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The Distressed Condominium Relief Act, as the Legislative Dust Settles

March 23, 2018

By: Alexander Dobrev

The legislative session ended with a photo-finish, last-hours-of-the-session maneuvering, resulting in the passage of HB 841, which among (many) other unrelated matters also removes the “sunset” provision of the Distressed Condominium Relief Act (“DCRA”).

The DCRA was set to expire on July 1, 2018. More specifically, effective July 1, 2018, acquirers of distressed condominium units would no longer be eligible for the “bulk buyer” or “bulk assignee” classifications.

As a reminder, each of these classifications explicitly protect the acquirer (whether a lender enforcing its loan rights or a third party investor) against some significant liabilities which could be inherited from the original developer (a.k.a. "successor developer" liabilities), while allowing the new owner to retain certain useful and valuable rights with respect to the development, operations, and eventual disposition of the asset.

The passage of HB 841 is not quite the end of the line, however. There is still a possibility of a gubernatorial veto, which has indeed happened in the past with a different “vehicle” bill for this very DCRA sunset removal. HB 841, in its final “enrolled” form, was presented to the Governor on Wednesday, March 21, 2018 at 4:17 PM. The Governor has until April 5 to either sign or veto the bill – failure to do either will result in the bill becoming law.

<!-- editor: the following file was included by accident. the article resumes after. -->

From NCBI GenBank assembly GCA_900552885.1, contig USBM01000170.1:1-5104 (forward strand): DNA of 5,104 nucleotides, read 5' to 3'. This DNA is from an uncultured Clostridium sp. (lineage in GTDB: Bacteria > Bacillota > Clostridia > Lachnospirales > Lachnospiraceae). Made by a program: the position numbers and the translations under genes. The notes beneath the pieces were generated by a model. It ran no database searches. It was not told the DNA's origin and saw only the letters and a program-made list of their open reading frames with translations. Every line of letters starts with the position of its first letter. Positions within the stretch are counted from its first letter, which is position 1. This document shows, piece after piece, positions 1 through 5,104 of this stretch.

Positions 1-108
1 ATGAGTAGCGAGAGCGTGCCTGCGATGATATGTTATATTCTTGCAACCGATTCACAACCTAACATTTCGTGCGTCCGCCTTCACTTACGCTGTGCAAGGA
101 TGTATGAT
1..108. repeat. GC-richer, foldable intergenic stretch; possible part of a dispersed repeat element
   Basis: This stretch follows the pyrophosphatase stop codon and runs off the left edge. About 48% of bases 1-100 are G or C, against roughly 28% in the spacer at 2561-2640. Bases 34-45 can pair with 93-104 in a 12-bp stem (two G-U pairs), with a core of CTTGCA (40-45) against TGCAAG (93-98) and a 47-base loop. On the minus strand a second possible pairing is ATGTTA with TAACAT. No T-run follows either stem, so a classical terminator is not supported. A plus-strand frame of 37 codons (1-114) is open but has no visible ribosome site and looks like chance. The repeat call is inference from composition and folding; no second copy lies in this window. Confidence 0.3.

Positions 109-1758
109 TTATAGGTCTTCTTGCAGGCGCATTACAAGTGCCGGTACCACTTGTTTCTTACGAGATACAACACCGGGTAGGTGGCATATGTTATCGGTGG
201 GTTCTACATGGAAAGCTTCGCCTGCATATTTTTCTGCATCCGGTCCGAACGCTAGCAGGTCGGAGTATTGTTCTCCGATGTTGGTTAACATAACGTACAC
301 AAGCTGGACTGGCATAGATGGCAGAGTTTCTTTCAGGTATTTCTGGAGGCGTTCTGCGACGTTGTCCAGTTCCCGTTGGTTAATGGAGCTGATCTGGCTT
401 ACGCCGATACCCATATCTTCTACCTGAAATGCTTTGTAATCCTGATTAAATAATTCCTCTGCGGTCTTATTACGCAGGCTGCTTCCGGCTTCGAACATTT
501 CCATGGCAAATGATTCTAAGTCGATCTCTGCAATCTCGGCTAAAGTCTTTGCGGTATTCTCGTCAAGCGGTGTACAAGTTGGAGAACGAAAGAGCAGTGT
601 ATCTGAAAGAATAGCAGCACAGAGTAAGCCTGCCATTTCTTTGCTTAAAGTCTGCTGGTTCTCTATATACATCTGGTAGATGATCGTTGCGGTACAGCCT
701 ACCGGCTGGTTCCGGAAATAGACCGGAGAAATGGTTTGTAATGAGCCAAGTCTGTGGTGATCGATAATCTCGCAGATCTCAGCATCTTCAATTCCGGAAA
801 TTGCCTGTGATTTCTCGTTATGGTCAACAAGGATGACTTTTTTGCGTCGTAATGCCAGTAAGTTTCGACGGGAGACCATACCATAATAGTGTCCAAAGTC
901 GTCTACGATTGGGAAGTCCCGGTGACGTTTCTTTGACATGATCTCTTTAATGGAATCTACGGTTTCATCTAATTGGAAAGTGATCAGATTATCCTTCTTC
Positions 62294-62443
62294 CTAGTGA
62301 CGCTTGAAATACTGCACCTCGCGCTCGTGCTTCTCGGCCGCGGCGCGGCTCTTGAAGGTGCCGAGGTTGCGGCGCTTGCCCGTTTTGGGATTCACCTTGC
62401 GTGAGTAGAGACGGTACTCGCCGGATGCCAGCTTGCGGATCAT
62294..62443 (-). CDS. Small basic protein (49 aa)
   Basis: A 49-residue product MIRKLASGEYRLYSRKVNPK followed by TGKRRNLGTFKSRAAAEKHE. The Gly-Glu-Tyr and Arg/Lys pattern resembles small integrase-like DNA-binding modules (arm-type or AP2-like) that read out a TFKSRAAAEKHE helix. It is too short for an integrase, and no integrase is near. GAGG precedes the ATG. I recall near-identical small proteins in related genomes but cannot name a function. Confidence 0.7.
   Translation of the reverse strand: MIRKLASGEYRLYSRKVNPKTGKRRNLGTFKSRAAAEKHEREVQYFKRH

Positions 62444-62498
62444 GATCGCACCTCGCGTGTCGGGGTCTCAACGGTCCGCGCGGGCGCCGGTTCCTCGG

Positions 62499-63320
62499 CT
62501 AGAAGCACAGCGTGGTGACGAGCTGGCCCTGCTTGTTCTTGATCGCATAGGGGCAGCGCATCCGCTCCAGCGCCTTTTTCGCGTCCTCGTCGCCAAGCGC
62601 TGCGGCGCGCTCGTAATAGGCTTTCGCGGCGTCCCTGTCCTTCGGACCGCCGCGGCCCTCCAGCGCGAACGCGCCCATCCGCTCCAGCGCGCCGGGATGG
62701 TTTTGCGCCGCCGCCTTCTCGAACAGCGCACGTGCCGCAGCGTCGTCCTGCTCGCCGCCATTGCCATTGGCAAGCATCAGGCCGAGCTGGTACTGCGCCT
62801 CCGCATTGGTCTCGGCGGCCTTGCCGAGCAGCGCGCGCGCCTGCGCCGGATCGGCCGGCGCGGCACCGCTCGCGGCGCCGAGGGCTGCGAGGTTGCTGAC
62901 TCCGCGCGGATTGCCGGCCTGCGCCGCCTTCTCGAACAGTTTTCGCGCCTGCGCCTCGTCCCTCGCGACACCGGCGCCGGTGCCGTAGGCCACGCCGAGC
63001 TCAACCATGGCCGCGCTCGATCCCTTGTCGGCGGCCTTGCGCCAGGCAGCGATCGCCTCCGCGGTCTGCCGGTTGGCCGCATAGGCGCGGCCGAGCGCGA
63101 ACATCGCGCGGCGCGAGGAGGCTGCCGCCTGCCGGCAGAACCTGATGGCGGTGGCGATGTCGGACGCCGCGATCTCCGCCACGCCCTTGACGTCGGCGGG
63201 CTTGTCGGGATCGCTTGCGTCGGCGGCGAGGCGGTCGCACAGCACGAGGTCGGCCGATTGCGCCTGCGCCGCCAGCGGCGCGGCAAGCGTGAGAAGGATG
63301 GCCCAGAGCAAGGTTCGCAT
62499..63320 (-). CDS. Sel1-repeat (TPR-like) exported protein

Even with the sunset removal, which appears likely at this stage, there have been a number of administrative and judicial interpretations of the DCRA sometimes severely limiting its applicability to certain distressed condominiums. It is important to review (and if necessary or advisable modify) existing condominium documents so as to fully take advantage of the DCRA.

If you have any questions about the DCRA and how it may affect you, please contact Alex Dobrev or any member of the firm’s Distressed Condominiums Group.


Alexander

Alex Dobrev is a shareholder and chairs the firm’s Multifamily & Condominium Group. He also serves as the vice-chair of the Condominium & Planned Development Committee of the Florida Bar, as well as its legislative chair.


Since the recession, Alex has focused a substantial portion of his practice on distressed properties acquisitions, operations and dispositions. In the context of “broken” or “fractured” condominium projects in particular, he often works with lenders, bulk investors, and receivers, in order to evaluate and implement exit strategies, including possible unwinding of the condominium regime, while identifying and minimizing potential successor developer liabilities and related risks.

In addition, Alex counsels clients regarding Interstate Land Sales Full Disclosure Act (ILSA) compliance matters, including full and partial exemptions from the Act and overall offering structure.

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